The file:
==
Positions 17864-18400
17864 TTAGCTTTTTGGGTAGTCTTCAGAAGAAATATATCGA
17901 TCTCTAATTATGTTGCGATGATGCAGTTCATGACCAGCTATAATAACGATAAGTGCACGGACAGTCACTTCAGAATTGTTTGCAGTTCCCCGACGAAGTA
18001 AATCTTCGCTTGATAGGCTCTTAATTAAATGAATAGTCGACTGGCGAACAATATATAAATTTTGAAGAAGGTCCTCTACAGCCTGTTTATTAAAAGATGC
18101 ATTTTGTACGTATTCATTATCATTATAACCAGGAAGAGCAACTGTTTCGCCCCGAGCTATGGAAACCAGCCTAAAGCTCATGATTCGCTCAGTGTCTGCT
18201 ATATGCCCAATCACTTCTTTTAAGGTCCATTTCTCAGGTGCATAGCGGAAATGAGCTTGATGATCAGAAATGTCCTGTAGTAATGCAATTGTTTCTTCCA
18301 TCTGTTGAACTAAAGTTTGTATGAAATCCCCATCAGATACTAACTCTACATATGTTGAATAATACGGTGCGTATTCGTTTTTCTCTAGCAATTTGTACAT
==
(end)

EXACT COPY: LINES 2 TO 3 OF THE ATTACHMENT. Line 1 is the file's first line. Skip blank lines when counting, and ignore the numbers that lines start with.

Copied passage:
17864 TTAGCTTTTTGGGTAGTCTTCAGAAGAAATATATCGA
17901 TCTCTAATTATGTTGCGATGATGCAGTTCATGACCAGCTATAATAACGATAAGTGCACGGACAGTCACTTCAGAATTGTTTGCAGTTCCCCGACGAAGTA